VERMONT MUTUAL INSURANCE COMPANY v.
JOSEPH S. WALUKIEWICZ et al., SC 18061
Judicial District of New London at Norwich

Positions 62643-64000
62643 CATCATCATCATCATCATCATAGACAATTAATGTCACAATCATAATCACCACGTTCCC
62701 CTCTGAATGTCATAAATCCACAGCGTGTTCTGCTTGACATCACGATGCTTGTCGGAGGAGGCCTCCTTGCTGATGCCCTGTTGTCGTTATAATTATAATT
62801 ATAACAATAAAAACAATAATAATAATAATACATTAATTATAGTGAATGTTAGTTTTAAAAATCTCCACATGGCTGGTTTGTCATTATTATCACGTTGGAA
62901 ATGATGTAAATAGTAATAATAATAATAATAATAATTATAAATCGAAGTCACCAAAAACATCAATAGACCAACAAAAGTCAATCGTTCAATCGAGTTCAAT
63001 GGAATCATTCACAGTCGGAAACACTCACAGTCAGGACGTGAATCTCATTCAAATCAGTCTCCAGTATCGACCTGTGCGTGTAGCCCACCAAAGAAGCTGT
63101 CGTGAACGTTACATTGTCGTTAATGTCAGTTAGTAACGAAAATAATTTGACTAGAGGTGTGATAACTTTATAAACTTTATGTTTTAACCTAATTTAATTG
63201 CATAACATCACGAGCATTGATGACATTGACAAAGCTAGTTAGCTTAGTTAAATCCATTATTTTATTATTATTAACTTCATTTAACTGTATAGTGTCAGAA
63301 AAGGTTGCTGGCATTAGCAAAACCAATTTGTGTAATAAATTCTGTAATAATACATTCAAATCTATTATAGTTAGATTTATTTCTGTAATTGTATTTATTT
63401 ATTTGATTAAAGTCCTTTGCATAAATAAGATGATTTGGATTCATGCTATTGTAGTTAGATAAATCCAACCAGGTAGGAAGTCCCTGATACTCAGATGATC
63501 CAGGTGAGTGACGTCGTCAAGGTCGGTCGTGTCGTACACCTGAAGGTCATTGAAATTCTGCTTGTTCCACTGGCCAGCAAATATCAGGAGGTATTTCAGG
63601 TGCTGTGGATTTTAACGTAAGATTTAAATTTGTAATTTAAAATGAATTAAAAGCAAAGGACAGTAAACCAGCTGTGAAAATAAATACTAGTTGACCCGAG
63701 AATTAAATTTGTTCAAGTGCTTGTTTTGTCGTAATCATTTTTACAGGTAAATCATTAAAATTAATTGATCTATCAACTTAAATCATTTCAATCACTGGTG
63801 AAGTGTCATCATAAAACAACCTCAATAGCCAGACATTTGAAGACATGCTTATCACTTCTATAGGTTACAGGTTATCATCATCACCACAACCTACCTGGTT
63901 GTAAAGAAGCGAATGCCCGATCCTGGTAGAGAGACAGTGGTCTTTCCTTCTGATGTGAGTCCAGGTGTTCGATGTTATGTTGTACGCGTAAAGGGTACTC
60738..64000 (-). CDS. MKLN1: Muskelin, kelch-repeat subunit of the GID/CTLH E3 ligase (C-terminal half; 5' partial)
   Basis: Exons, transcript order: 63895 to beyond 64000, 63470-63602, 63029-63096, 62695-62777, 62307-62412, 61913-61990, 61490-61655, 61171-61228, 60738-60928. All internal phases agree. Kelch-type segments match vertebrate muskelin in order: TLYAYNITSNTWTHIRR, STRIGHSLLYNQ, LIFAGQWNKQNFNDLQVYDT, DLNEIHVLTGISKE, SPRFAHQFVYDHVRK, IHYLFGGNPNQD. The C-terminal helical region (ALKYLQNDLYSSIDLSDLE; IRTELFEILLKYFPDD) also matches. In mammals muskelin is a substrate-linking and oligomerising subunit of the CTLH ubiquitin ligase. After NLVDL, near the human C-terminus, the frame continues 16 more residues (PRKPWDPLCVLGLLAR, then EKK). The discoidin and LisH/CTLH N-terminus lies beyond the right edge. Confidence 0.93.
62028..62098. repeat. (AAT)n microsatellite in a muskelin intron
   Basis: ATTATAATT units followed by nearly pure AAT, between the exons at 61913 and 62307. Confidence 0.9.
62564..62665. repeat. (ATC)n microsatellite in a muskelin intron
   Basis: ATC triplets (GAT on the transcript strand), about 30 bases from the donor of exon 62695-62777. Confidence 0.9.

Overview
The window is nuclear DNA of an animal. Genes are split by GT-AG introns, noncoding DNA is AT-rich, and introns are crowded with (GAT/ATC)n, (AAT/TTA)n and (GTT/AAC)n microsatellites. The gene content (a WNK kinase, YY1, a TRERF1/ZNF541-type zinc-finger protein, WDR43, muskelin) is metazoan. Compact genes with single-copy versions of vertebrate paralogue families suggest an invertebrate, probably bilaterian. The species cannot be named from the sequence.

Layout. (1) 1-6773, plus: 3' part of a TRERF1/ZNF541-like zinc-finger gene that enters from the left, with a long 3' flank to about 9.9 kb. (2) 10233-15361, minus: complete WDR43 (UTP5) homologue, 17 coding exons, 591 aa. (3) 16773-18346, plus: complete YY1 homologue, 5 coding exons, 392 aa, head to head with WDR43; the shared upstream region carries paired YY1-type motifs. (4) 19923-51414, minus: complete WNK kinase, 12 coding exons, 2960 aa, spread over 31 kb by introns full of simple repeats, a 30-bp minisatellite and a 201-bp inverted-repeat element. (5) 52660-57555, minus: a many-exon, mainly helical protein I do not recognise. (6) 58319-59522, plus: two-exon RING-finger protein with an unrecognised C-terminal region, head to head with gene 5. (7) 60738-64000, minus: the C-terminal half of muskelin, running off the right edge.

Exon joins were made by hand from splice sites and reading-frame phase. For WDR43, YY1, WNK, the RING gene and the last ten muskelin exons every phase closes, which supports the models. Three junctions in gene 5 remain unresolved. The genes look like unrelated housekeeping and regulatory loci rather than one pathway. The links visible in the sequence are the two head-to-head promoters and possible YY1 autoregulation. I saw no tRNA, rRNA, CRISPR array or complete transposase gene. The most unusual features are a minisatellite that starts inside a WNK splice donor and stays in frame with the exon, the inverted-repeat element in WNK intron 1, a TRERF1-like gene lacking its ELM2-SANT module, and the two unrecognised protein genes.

Homeowner's Insurance; Whether Injury Caused by an Insured While Acting in Self-Defense Falls Within Policy Provision Excluding from Coverage Injury "Expected or Intended" by the Insured; Whether a Subjective Standard Should be Applied when Determining Whether an Insured's Conduct Falls Within the "Expected or Intended" Exclusion and Constitutes an "Accident." Kevin Brown brought a negligence action against Joseph S. Walukiewicz after he pushed or threw Brown down a staircase. Subsequently, Vermont Mutual Insurance Company (Vermont Mutual), which had issued a homeowner's insurance policy to Walukiewicz, brought this action seeking a declaratory judgment that it had no duty to defend or indemnify Walukiewicz in the negligence action. Walukiewicz and Brown were both named as defendants. The policy covered "bodily injury" caused by an "occurrence" and defined "occurrence" to mean an "accident." The policy also excluded coverage for "bodily injury" that is "expected or intended by the insured." Vermont Mutual contended that, since Brown's injuries were the result of an intentional act, and not an "accident," his injuries were not an "occurrence" within the meaning of the policy. It also claimed that Walukiewicz expected or intended to injure Brown, thereby barring coverage under the "expected or intended" exclusion provision. During trial, Vermont Mutual moved to preclude the defendants from claiming that Walukiewicz was acting in self-defense when he injured Brown and from presenting any evidence in support thereof. The trial court granted the motion, ruling that an act of self-defense is an intentional act done to inflict harm on another and, therefore, was not covered under the "expected or intended" exclusion. At the conclusion of the trial, the court instructed the jury that the issues of whether Brown's injuries were "expected or intended" by Walukiewicz and whether Walukiewicz's actions constituted an "accident" must be resolved under an objective reasonable person standard. The jury returned a verdict in favor of Vermont Mutual. On appeal, Brown claims that the trial court improperly concluded that self-defense is not an exception to the policy's "expected or intended" exclusion. Specifically, he claims that the "expected or intended" exclusion cannot be invoked to deny coverage for an injury inflicted in self-defense because a person acting in self-defense is not acting with the intent to harm another, but, instead, is acting with the intent to prevent injury to himself. Additionally, Brown claims that a subjective standard, rather than an objective standard, should be applied when determining whether an insured's conduct (a) falls within the "expected or intended" exclusionary provision, and (b) constitutes an "accident." Brown also asserts a related evidentiary claim that the trial court improperly excluded evidence regarding the extent of Brown's injuries since such evidence was relevant to determining whether Walukiewicz subjectively "expected or intended" to cause injury to Brown.